London alt.-rockers Achers just released their debut two-song demo last week. Recorded live in a rehearsal space, it can be rough around the edges at times, but still demonstrates some quite nice songwriting as far as a quirky, angular take on the genre—which makes sense, as the group is self-described to be drawing from influences such as Drive Like Jehu and Unwound. I'd also wager that fans of that warpy, Archers of Loaf type of thing as well as Dischord-esque sounds might have their interests piqued. I'll certainly be curious to hear more. Off to a good start!
Finnish industrial monsters Dome Runner have hooked up with Annihilvs for their new five-song EP (plus a remix), which continues to prove that despite any futile arguments to the contrary, they remain the finest new industrial metal unit out there. Hands down, simple fact, the end. Any fan of early Pitchshifter, early Godflesh, a dash of early Fear Factory, etc. that doesn't completely shit themselves over how fantastic this band is must be deaf from years of machinated poundings against their eardrums. Crushing rhythms; dark, droning melodicisms; brutal vocals that occasionally veer toward monotone singing; this is top-notch all the way. Dome Runner dead-on recaptures this classic aesthetic better than anything else I've heard. Period. Outstanding.
Apocalypse.Pulse.Worship. can be found on CD or digital by hitting Bandcamp, Spotify, Apple Music, and so on. SuperFi Records will have vinyl at some point in the future. (Streamers: remember that one day the machines will rise up against you, at which point your fabricated "collections" will disappear, and your devastated agony will commence!)
I'm a little behind on the latest full-length from Pittsburgh's Gaadge, which dropped back in August. 14 tracks of arguably more "mature" material than that of Yeah?, but that's not at all a slight toward Yeah? (which was one of my favorite releases of 2021). There's just something about these new songs that's a touch more subdued and restrained—one of those "grower" types of listens. A similar style and wide range of assorted alternative/indie influences are explored, so it might just be that the higher-quality recording blends and balances textures in such a way that some of the band's more recognizably topsy-turvy tactics are less up front herein? Since it can be of significant importance to certain facets of the indie world, I'll now clarify that this is not some super-polished 180°, just adding a hint of clarity and shine to their established sound. A really cool band that totally deserves to continue pickin' up steam.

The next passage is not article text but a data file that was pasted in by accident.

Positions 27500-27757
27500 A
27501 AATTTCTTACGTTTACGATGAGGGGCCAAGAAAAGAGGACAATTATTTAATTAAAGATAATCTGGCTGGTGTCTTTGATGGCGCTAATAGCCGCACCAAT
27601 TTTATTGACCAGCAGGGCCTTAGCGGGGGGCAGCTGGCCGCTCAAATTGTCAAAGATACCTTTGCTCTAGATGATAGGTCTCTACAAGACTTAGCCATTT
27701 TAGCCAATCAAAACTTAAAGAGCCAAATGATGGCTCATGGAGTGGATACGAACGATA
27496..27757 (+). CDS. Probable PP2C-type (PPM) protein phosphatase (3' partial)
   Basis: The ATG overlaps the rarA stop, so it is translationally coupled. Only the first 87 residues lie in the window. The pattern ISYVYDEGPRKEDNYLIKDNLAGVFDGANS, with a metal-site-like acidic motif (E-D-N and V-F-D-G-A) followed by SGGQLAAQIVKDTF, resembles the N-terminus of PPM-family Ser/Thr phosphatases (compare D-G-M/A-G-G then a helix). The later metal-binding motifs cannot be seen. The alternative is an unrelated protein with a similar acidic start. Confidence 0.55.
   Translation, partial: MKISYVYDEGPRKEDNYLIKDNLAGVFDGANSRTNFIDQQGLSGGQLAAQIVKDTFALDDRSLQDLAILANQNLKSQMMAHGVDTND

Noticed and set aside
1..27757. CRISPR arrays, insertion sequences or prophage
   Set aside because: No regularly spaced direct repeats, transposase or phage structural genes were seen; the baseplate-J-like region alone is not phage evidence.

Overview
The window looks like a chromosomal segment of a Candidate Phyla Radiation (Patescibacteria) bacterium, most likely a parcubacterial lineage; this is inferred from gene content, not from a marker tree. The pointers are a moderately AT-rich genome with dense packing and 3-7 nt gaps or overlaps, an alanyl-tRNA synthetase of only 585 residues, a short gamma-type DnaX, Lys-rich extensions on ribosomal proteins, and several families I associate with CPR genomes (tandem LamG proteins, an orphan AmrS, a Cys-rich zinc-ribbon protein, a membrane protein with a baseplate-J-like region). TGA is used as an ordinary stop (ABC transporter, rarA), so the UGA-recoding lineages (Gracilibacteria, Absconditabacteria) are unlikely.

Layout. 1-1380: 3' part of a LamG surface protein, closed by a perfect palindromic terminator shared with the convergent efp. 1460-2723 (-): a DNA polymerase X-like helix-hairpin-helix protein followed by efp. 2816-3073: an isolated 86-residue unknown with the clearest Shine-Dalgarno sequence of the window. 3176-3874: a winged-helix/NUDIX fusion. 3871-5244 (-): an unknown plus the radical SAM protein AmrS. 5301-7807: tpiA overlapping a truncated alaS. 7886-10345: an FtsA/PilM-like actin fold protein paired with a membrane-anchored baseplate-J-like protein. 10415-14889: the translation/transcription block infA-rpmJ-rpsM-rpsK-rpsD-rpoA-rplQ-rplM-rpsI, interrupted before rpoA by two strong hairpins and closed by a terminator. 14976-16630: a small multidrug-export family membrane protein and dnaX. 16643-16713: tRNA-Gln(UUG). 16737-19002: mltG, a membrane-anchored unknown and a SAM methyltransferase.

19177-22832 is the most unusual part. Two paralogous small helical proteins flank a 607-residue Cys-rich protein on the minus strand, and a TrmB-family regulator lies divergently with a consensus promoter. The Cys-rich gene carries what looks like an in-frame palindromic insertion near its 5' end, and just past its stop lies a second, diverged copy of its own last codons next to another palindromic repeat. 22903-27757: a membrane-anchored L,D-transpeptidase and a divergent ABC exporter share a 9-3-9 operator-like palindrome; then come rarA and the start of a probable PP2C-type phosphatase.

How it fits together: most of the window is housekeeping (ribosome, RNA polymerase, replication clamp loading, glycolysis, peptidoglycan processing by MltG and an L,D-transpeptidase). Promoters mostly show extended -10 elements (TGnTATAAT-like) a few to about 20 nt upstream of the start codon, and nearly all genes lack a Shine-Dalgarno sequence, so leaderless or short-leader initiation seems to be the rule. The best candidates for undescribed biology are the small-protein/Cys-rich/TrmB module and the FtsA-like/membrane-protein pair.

I don't think I've written about Virginia (post-)metalcore act Pulses. before, though they've been halfway on my radar for a while now. Their third full-length hit the streets yesterday, further expanding on their creative approach to the genre. It's sort of a mix of what I used to call "crazy go nuts" metalcore, but with loads of melody and actual songwriting sanding down the abrasiveness; plus modern flourishes of electronics, vocal guest spots, etc. Pretty damn interesting, really. Technical musicianship and a huge array of influences floating in and out of the metalcore foundation—hip-hop, funk, Fall Out Boy-ish emo/pop, ska... and, against all odds, it doesn't sound like a disjointed mess at all!? Very cool.
Rennie from Starkweather shot out an email about Russian unit Shit Happiness the other day, calling it an "instrumental Unsane/Eisenvater cross." Anything that gets compared to Eisenvater = I'm listening. Upon pressing play, it took about three seconds for me to react with an emphatic, "Hell yes!" It says precisely nothing positive about the world that this band has been active since fucking 2009 and I just heard them for the first time in late-2023, but at least I'm doing my small part to spread the word and right this wrong. In addition to the Unsane/Eisenvater reference, I'd certainly toss some Meantime era Helmet into the mix, though the hammering production and propulsive delivery of this EP certainly take that to another level of headcrush. Fucking great. I swear, if I don't get at least one comment from someone whose head exploded upon listening to this, I'm deleting the website on Monday.
The peculiarly-titled Soft Deep House and Leisurely Lounge is digital-only, so sprint over to Bandcamp, Spotify, Apple Music, or anywhere else that you can locate this beefy slab of anvil-to-skull greatness.
Solo-ish outing Starsixseven has ties to a couple of bands that I've raved about in the past, but I don't believe said ties are being "advertised," so I won't list 'em out just in case. That being said, if you happen to have enjoyed either of these other bands, you'll figure it out. Initial teasers seemed to indicate that this might be an acoustic project, so I was taken aback and pleasantly surprised by the full-band result of this debut single, which stylistically kind of falls right in between the artist's primary outlets of the past several years. Dark and dreary, with a very subtle "heaviness" to it, memorable vocal hooks... you can't really pin it into any particular genre other than to just call it "alternative" or whatever. Needless to say, I'm eager to hear more...